I typed the last word of my text and hit send. Then my heart raced, my palms began to sweat, and a knot grew in my stomach. Why did I just tell her all of that? I thought to myself.
The text message was to a good friend. A friend I respect. A friend I trust. A friend who gets me. But in that moment I felt vulnerable, like my closet had been opened a little too far.
I didn’t share anything scandalous with my friend. But I shared with her the real in my life. The real that most people keep in the closet behind a door bolted shut.
We talk a lot nowadays about being “authentic” and “transparent” with the people around us. You’ve probably heard those buzz words. With social media and blogs we invite people into our lives, sometimes complete strangers, telling them details that would have been saved for only close friends once upon a time. But one-on-one with our friends whom we trust is much harder.
Why is it so hard to be real with our friends?
We want our friends to see us as better than we are.
Pride. For me this is the root of most of my problems. I want others to look at me and see how great I am – not how broken. When I open up to my friends about my brokenness I invite them into a place I try hard to protect.
If I share my brokenness with others, then I have to admit my brokenness to myself. I have to admit it to God, too. This is foreign territory for me because my default is to do this life in my own strength.
But do I really want my life to reflect me? Or do I want it to reflect Christ in me?
I’ve come to realize that if I don’t share my brokenness, then I can’t share my Jesus.
People don’t want to hear stories from the Bible, initially. They want to hear stories of a God alive and working today. They want to see evidence of a God who isn’t silent, who still hears, and who is in the business of redeeming lives.
Those stories come through us.
We’re afraid they won’t like us anymore.
Doesn’t this sound like a second-grade girl? But even as an adult woman I struggle with the insecurity of not being liked.
When I reveal my brokenness to my friends, there is the risk that they will not like or respect me anymore. They may think less of me. They may even think I’m a hypocrite.
However, I’ve found that the more I open up about my brokenness the more my friends open up about theirs. Together we come to the realization that we’re human, and this brings us together, not apart.
The Bible talks a lot about bringing sin into the light. Ephesians 5:11-14 says, “Take no part in the unfruitful works of darkness, but instead expose them. For it is shameful even to speak of the things that they do in secret. But when anything is exposed by the light, it becomes visible, for anything that becomes visible is light. Therefore it says, Awake, O sleeper, and arise from the dead, and Christ will shine on you.'”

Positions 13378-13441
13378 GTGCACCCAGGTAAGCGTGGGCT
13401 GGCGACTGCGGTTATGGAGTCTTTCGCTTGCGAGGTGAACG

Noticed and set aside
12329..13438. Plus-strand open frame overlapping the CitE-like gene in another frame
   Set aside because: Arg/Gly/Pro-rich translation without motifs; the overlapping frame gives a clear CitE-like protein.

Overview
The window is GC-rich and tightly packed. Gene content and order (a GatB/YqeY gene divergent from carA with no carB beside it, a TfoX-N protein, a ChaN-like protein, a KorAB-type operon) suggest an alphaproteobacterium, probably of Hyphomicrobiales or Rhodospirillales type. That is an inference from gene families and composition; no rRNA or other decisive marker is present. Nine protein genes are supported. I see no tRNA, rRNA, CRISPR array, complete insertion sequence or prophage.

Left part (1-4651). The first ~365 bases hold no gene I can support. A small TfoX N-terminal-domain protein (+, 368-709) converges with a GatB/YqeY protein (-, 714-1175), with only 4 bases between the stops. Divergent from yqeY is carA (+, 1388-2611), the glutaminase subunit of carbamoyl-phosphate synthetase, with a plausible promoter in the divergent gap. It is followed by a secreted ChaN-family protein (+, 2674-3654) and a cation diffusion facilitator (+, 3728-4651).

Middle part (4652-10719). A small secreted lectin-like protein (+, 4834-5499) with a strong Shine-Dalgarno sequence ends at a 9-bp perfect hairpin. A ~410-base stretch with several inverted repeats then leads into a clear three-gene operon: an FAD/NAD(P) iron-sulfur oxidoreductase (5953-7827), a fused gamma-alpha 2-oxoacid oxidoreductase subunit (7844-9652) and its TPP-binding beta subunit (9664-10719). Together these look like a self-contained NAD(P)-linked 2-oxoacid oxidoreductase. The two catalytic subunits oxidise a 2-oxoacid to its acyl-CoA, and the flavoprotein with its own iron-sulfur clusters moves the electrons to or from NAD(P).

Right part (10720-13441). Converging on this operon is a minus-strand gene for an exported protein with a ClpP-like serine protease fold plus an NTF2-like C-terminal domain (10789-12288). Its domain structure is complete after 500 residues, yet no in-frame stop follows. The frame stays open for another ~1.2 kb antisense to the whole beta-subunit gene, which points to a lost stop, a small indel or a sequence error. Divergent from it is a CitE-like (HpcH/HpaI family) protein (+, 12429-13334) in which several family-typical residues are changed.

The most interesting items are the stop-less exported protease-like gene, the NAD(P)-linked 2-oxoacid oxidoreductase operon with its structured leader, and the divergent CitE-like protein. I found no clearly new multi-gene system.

When our brokenness is revealed freedom comes. Freedom from the bondage to sin, but also freedom from the mask we wear to cover it up.
So should I be real with all my friends?
I’m a person who’s typical pretty honest about myself and my past. I hate small talk and try to avoid it at all costs, so I can get deep with a lot of people fast.
This has come back to bite me, there’s no doubt.
I’ve opened up to friends and they’ve gossiped to others about what I told them or even back away from me so that we’re no longer close friends.
Not all friends can handle the truth. Not all friends are emotionally or spiritually mature enough to take on friends’ burdens like the Bible tells us to. And not all friends want to.
But let’s remember. Jesus had twelve close friends, but He only had three really close friends. Even Jesus used discernment in friendship.
I like to think of the visual of a circle with another, larger circle around it. The people in that middle, smallest circle are your three. They’re the ones you trust with the most vulnerable parts of your story, and they’re the ones mature enough to handle it.
The next circle is your other nine. You’re still be real with these friends, as opposed to fake, but you don’t share as much as you do with that inner three.
How does this help me be a better girl mom?
Our daughters are watching how we do friendships, and they’re learning. We need to model for them how to be authentic with everyone but only transparent with a small few whom we can trust. This takes a lot of discernment, and they’re will be mistakes. But learning this will make all of us better friends.
Is it hard for you to be “real” with your friends? Share in the comments!